"A lot of people tend to think they come here, they get the full range of benefits, a free house, but that just isn't the case..."
"It's quite revealing."
The couple's most recent guest fled from his home country of Afghanistan at just 15 years of age, after his father was killed by the Taliban.
The boy's younger brother was indoctrinated by the terrorist group and became a suicide bomber, but he was determined not to suffer the same fate.
After being captured and tortured by the Taliban, the boy escaped the country and spent a year travelling across the continent until he reached the UK.
Shirley said: "He doesn't even know if his mum and sister are still alive."
After a number of years living in the UK he's now been staying with the couple since 2019.
The couple are on hand to help their guests through the process of seeking asylum, which includes court appearances, meeting solicitors and back-and-forth paperwork.
Shirley said: "It's not about just giving them a roof over their head and food, it's supporting them though the process.
"They can get really down - they can't work and they'd like to support themselves but they're not allowed to."
The issue of people making their way to the UK has been spotlit in the past few weeks, as last week marked the tenth day in a row that migrants have arrived in Dover.
The UK's media have been based at the Port of Dover, as a steady stream of asylum seekers make their way to Kent's shores from across the channel by boat.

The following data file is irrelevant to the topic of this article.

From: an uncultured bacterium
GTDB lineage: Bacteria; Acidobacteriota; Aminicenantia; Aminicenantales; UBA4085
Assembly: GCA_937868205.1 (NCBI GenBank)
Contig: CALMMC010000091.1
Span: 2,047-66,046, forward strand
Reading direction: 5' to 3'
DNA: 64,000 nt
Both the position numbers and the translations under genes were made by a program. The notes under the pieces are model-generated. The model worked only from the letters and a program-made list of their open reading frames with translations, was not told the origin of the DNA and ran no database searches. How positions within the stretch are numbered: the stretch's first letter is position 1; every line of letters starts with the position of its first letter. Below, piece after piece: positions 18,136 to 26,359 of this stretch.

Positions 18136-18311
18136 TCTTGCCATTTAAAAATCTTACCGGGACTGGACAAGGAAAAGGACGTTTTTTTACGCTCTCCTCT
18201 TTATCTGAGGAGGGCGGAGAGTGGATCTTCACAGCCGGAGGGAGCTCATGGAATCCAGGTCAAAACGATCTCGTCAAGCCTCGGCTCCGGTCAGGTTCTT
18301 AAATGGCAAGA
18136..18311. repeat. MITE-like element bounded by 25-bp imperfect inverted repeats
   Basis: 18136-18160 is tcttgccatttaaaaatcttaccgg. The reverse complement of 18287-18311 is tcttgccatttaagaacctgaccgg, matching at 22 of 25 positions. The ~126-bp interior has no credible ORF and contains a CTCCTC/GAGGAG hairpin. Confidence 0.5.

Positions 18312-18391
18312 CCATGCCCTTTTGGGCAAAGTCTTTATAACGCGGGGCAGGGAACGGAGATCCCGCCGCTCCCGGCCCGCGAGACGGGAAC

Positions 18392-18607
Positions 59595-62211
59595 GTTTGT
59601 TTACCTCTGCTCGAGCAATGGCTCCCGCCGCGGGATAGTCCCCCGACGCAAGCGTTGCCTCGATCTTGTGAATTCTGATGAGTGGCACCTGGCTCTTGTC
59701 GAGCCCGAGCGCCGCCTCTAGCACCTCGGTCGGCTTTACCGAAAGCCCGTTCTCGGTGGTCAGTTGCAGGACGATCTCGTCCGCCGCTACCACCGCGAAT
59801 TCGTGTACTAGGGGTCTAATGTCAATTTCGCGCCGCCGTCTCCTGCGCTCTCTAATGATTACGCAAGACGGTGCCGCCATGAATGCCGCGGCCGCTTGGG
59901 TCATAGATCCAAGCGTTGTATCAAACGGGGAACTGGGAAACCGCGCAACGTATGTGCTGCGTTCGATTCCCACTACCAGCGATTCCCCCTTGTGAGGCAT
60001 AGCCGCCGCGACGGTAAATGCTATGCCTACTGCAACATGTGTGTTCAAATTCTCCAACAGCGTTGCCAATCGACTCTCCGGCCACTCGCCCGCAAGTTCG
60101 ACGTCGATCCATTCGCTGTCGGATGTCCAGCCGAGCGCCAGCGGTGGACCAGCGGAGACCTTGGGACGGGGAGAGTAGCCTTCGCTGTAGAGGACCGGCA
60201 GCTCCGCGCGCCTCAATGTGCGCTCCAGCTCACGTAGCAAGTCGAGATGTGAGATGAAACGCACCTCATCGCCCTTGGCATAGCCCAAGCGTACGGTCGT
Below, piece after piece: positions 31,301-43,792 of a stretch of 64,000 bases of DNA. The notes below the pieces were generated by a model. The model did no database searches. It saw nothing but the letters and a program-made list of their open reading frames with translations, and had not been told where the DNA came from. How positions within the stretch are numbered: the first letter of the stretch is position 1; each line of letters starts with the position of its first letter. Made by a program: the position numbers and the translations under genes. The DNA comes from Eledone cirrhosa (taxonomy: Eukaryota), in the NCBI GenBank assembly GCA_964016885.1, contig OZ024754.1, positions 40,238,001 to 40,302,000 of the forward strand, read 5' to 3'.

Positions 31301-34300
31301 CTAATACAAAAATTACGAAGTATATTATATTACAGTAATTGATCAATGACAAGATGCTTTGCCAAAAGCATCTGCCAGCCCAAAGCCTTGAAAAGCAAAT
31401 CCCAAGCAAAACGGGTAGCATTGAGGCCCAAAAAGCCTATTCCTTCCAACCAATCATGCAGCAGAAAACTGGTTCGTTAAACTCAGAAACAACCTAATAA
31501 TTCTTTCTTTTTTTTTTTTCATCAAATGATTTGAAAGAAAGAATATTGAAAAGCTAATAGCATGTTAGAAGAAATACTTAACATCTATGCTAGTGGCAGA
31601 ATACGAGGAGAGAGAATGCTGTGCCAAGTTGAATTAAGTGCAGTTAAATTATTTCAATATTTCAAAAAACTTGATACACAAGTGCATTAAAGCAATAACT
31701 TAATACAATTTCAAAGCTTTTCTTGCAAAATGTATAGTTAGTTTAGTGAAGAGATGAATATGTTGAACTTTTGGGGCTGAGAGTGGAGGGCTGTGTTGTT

Some on social media have criticised the reporting strategy of the press, after BBC and Sky news chartered vessels to get footage alongside the boat and dinghies heading for the coast.
Responding to the backlash, Jon said: "I think they should concentrate more on the human angle, they could interview some of those people and get their stories, so people can try and see it not jut as a problem of immigrants, but a problem of human tragedy.
"Even though you can have a wide perspective of life through the media and what you see on TV, once you actually experience seeing and meeting someone from another county who's been in a difficult situation, that's when it really impacts upon you."
Although Fadhil was able to escape to the UK by lorry, he said if a boat was the only option at the time he would have taken it.
He said: "At that time, I think I would have done it."
Refugees at Home currently have around 80 households across the country helping to give asylum seekers a home, butthere are just four active placements in Kent.
Siobhán De Jonghe, senior placement coordinator for the charity, said: "Really anyone can become a refugee, so when you've got someone sitting at your kitchen table, you realise they're a normal person, facing extraordinary circumstances.
"They're doctors, nurses, teachers, parents, grandparents - they're ordinary people which is why we think it's right to give them a chance to flourish and establish their lives in the UK, and they'll be an absolute asset to our country."